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Old 02-16-2008, 11:08 PM   #1
johnnypants
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Default Disgorging cider bottle sediment

I'm a sommelier who decided that I wanted to start home brewing/vinifying and thought I'd start with a cider since it seems easier than other stuff and I love me a dry bubbly cider. Yes, this is my first brew ever.

So far, at each turn (racking to secondary, bottling) the taste suggests I've managed to avoid completely boning it -- though it's clearly not ready for prime time. Being a newbie, I thought I'd just use 2 liter soda bottles for bottling since I figured they were easy to come by and not very likely to explode in my small NYC apartment getting me a vacation in gitmo. Now I just need to figure out how to disgorge the sediment from the bottle fermentaiton. I anticipated this being a problem but preferred to fly by the seat of my pants at the time instead of coming up with a really awesome idea ahead of time.

I can't do a methode traditionelle disgorgement because 2 liter soda bottles are large and fat with a tiny neck -- lots of sediment, not much neck space. The sediment, if frozen, would get caught on the shoulder of the bottle. The best thing I've come up with so far is collecting/freezing the sediment in the BOTTOM of the bottle and pouring the cider off of it, but I figure the pouring will really kill the carbonation. Anyone have any experience/ideas?

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Old 02-16-2008, 11:18 PM   #2
beala
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From the looks of it, you either bottled too early or didn't do a very good job of racking it. If it's because you bottled too early, keep a close eye on them and watch for bottle bombs. You may want to vent them every now and then. If it's the second possibility, next time just try to leave as much sediment as possible behind when you rack.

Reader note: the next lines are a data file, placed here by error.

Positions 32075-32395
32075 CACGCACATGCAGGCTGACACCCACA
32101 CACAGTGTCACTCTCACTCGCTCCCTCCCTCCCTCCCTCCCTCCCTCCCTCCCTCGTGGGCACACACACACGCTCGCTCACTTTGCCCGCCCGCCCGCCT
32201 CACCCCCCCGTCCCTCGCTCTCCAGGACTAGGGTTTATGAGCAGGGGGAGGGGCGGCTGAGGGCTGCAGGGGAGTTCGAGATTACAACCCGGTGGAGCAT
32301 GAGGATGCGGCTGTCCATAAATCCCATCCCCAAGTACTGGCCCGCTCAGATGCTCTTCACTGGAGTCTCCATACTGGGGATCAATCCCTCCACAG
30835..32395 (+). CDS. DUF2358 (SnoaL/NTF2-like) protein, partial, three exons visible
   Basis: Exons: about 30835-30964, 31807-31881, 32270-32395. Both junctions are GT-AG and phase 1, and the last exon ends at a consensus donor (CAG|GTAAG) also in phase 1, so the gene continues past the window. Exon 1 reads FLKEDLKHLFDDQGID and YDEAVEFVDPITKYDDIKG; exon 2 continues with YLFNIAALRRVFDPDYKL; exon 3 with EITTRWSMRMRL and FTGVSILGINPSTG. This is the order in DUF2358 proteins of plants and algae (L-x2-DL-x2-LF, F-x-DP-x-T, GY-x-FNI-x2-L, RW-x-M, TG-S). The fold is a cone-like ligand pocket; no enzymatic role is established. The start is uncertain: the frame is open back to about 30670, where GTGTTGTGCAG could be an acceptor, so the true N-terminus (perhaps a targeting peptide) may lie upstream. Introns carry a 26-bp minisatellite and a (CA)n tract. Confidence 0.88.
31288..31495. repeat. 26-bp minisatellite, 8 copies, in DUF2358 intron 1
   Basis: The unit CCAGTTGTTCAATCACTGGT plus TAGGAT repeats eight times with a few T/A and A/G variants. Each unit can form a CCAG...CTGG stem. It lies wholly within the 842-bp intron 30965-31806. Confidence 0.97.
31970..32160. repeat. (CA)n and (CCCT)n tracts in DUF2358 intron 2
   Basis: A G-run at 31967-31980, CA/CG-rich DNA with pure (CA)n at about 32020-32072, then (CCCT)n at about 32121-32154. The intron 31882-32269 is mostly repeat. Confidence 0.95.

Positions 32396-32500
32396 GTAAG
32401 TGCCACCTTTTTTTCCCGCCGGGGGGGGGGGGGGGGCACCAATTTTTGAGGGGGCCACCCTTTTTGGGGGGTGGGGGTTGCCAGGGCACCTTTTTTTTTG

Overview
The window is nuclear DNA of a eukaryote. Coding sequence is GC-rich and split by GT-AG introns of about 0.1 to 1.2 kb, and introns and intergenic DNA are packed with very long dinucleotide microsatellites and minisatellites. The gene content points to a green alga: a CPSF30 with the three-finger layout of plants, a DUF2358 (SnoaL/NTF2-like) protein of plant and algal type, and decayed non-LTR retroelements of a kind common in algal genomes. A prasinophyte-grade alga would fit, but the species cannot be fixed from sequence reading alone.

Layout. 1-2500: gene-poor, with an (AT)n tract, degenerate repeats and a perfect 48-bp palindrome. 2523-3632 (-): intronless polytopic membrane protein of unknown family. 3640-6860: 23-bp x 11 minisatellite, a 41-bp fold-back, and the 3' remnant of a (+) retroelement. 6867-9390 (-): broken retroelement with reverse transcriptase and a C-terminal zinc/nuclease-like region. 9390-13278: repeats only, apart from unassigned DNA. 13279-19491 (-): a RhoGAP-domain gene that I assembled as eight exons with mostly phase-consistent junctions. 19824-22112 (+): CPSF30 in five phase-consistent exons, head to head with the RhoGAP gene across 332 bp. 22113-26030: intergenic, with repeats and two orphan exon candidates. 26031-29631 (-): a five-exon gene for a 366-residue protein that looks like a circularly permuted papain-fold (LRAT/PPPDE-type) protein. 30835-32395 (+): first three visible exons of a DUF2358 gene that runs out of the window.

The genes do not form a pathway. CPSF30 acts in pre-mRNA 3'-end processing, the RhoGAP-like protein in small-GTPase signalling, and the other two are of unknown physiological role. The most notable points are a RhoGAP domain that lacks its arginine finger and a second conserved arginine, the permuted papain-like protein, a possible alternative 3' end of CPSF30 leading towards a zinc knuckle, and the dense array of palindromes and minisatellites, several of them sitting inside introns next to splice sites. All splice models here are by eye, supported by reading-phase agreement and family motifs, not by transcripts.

As far as fixing it, you could try siphoning it into new bottles. This would leave a lot of headspace, though. Another option would be to siphon all the bottles back into the bottling bucket, then rebottle. Again, this would cause lots of oxidation. Lastly, you could just carefully decant before drinking it. The last option seems like the best, but if you age for too long with that much sediment you risk autolysis. So, you're kind of between a rock and a hard place. I'd go with the last option, just finish drinking it quickly.

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Old 02-16-2008, 11:34 PM   #3
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I'm more inclined to believe it's a crap job of racking. It sat in secondary for two full weeks with absolutely no airlock activity before I bottled. In a two liter bottle, how much sediment (compared to what's there) is likely to occur from bottle fermentation?

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Old 02-17-2008, 03:33 AM   #4
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My normal routine is one month in primary and six months in secondary before bottling. I've never really tried to do a sparkling cider, but doing a disgorgement will probably work. Cool the cider as far as possible without freezing and let the sediment out like they do methode traditionelle. The cooler cider should keep most o f the carbonation in solution and only lose some with the disgorgement.

In the future, I would really recommend leaving it longer in a secondary vessel for clearing. That alone will leave most of the sediment behind.

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